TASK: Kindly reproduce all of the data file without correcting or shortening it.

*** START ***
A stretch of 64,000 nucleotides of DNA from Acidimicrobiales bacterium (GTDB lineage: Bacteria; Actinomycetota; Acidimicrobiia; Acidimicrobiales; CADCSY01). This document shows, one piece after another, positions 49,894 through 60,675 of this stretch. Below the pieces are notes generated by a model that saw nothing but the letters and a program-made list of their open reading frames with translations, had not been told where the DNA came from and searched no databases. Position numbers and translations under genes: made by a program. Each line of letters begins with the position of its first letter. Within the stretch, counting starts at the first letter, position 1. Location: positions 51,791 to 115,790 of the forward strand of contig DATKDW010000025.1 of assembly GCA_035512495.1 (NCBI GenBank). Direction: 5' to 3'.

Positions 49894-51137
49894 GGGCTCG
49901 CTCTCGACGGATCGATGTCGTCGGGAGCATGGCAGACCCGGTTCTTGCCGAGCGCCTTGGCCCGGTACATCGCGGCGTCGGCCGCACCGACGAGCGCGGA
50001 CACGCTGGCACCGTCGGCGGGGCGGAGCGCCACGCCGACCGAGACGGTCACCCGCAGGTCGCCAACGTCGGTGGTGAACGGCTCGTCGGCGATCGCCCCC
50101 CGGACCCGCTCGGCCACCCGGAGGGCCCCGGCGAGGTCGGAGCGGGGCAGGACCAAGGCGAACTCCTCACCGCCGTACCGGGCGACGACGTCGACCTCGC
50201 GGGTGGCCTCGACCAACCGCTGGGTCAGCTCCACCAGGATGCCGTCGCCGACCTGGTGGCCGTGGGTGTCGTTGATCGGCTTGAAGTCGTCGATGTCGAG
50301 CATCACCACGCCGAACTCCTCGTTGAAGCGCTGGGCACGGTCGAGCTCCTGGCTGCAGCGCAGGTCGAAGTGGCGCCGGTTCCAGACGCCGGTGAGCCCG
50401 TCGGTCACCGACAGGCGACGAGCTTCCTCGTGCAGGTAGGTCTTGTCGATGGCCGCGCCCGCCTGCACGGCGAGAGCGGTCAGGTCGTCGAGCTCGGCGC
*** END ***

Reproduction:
A stretch of 64,000 nucleotides of DNA from Acidimicrobiales bacterium (GTDB lineage: Bacteria; Actinomycetota; Acidimicrobiia; Acidimicrobiales; CADCSY01). This document shows, one piece after another, positions 49,894 through 60,675 of this stretch. Below the pieces are notes generated by a model that saw nothing but the letters and a program-made list of their open reading frames with translations, had not been told where the DNA came from and searched no databases. Position numbers and translations under genes: made by a program. Each line of letters begins with the position of its first letter. Within the stretch, counting starts at the first letter, position 1. Location: positions 51,791 to 115,790 of the forward strand of contig DATKDW010000025.1 of assembly GCA_035512495.1 (NCBI GenBank). Direction: 5' to 3'.

Positions 49894-51137
49894 GGGCTCG
49901 CTCTCGACGGATCGATGTCGTCGGGAGCATGGCAGACCCGGTTCTTGCCGAGCGCCTTGGCCCGGTACATCGCGGCGTCGGCCGCACCGACGAGCGCGGA
50001 CACGCTGGCACCGTCGGCGGGGCGGAGCGCCACGCCGACCGAGACGGTCACCCGCAGGTCGCCAACGTCGGTGGTGAACGGCTCGTCGGCGATCGCCCCC
50101 CGGACCCGCTCGGCCACCCGGAGGGCCCCGGCGAGGTCGGAGCGGGGCAGGACCAAGGCGAACTCCTCACCGCCGTACCGGGCGACGACGTCGACCTCGC
50201 GGGTGGCCTCGACCAACCGCTGGGTCAGCTCCACCAGGATGCCGTCGCCGACCTGGTGGCCGTGGGTGTCGTTGATCGGCTTGAAGTCGTCGATGTCGAG
50301 CATCACCACGCCGAACTCCTCGTTGAAGCGCTGGGCACGGTCGAGCTCCTGGCTGCAGCGCAGGTCGAAGTGGCGCCGGTTCCAGACGCCGGTGAGCCCG
50401 TCGGTCACCGACAGGCGACGAGCTTCCTCGTGCAGGTAGGTCTTGTCGATGGCCGCGCCCGCCTGCACGGCGAGAGCGGTCAGGTCGTCGAGCTCGGCGC